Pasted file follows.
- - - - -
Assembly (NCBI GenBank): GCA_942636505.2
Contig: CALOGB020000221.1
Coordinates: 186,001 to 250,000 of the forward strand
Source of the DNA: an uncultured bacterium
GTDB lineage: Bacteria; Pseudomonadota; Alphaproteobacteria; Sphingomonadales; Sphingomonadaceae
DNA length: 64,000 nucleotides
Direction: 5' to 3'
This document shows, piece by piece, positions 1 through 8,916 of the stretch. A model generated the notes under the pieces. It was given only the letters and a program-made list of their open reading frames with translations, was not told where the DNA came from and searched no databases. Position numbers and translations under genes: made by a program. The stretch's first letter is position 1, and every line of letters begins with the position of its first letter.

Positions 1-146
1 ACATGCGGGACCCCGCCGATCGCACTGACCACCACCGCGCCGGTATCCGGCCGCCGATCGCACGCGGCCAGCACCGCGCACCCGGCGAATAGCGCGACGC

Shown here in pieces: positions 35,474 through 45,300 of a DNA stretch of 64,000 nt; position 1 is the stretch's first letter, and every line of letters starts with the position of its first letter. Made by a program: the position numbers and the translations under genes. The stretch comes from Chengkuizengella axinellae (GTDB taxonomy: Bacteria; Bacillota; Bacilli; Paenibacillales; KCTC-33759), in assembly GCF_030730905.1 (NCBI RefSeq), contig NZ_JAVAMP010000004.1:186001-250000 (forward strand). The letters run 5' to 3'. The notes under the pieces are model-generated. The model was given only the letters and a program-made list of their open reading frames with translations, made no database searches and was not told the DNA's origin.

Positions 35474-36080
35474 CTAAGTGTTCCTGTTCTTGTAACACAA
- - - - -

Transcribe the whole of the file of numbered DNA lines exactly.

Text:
Assembly (NCBI GenBank): GCA_942636505.2
Contig: CALOGB020000221.1
Coordinates: 186,001 to 250,000 of the forward strand
Source of the DNA: an uncultured bacterium
GTDB lineage: Bacteria; Pseudomonadota; Alphaproteobacteria; Sphingomonadales; Sphingomonadaceae
DNA length: 64,000 nucleotides
Direction: 5' to 3'
This document shows, piece by piece, positions 1 through 8,916 of the stretch. A model generated the notes under the pieces. It was given only the letters and a program-made list of their open reading frames with translations, was not told where the DNA came from and searched no databases. Position numbers and translations under genes: made by a program. The stretch's first letter is position 1, and every line of letters begins with the position of its first letter.

Positions 1-146
1 ACATGCGGGACCCCGCCGATCGCACTGACCACCACCGCGCCGGTATCCGGCCGCCGATCGCACGCGGCCAGCACCGCGCACCCGGCGAATAGCGCGACGC

Shown here in pieces: positions 35,474 through 45,300 of a DNA stretch of 64,000 nt; position 1 is the stretch's first letter, and every line of letters starts with the position of its first letter. Made by a program: the position numbers and the translations under genes. The stretch comes from Chengkuizengella axinellae (GTDB taxonomy: Bacteria; Bacillota; Bacilli; Paenibacillales; KCTC-33759), in assembly GCF_030730905.1 (NCBI RefSeq), contig NZ_JAVAMP010000004.1:186001-250000 (forward strand). The letters run 5' to 3'. The notes under the pieces are model-generated. The model was given only the letters and a program-made list of their open reading frames with translations, made no database searches and was not told the DNA's origin.

Positions 35474-36080
35474 CTAAGTGTTCCTGTTCTTGTAACACAA